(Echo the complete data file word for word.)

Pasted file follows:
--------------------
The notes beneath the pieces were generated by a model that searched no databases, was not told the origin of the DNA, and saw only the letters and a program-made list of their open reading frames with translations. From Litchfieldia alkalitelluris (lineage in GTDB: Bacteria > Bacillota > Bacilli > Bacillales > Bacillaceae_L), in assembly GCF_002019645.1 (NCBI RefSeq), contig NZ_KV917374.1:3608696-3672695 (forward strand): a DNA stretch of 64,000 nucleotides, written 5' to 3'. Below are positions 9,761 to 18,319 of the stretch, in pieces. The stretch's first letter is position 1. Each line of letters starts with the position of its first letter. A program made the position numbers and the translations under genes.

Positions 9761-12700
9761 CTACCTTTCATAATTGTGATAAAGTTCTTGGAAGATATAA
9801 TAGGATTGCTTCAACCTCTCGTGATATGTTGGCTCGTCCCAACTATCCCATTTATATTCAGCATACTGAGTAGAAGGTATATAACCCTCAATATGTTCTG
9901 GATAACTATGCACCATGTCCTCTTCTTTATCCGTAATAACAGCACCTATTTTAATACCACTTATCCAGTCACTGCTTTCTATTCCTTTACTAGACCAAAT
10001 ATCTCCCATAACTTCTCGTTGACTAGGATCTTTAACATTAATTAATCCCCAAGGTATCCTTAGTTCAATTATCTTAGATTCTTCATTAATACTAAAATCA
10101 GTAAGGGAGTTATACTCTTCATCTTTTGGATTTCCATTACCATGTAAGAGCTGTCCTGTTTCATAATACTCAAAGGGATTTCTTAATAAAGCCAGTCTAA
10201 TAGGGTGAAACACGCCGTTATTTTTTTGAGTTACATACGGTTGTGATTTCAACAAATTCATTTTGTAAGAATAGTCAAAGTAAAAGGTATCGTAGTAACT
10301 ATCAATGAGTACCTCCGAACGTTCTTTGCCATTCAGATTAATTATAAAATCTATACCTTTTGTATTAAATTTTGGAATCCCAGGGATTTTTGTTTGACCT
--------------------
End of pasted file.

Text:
The notes beneath the pieces were generated by a model that searched no databases, was not told the origin of the DNA, and saw only the letters and a program-made list of their open reading frames with translations. From Litchfieldia alkalitelluris (lineage in GTDB: Bacteria > Bacillota > Bacilli > Bacillales > Bacillaceae_L), in assembly GCF_002019645.1 (NCBI RefSeq), contig NZ_KV917374.1:3608696-3672695 (forward strand): a DNA stretch of 64,000 nucleotides, written 5' to 3'. Below are positions 9,761 to 18,319 of the stretch, in pieces. The stretch's first letter is position 1. Each line of letters starts with the position of its first letter. A program made the position numbers and the translations under genes.

Positions 9761-12700
9761 CTACCTTTCATAATTGTGATAAAGTTCTTGGAAGATATAA
9801 TAGGATTGCTTCAACCTCTCGTGATATGTTGGCTCGTCCCAACTATCCCATTTATATTCAGCATACTGAGTAGAAGGTATATAACCCTCAATATGTTCTG
9901 GATAACTATGCACCATGTCCTCTTCTTTATCCGTAATAACAGCACCTATTTTAATACCACTTATCCAGTCACTGCTTTCTATTCCTTTACTAGACCAAAT
10001 ATCTCCCATAACTTCTCGTTGACTAGGATCTTTAACATTAATTAATCCCCAAGGTATCCTTAGTTCAATTATCTTAGATTCTTCATTAATACTAAAATCA
10101 GTAAGGGAGTTATACTCTTCATCTTTTGGATTTCCATTACCATGTAAGAGCTGTCCTGTTTCATAATACTCAAAGGGATTTCTTAATAAAGCCAGTCTAA
10201 TAGGGTGAAACACGCCGTTATTTTTTTGAGTTACATACGGTTGTGATTTCAACAAATTCATTTTGTAAGAATAGTCAAAGTAAAAGGTATCGTAGTAACT
10301 ATCAATGAGTACCTCCGAACGTTCTTTGCCATTCAGATTAATTATAAAATCTATACCTTTTGTATTAAATTTTGGAATCCCAGGGATTTTTGTTTGACCT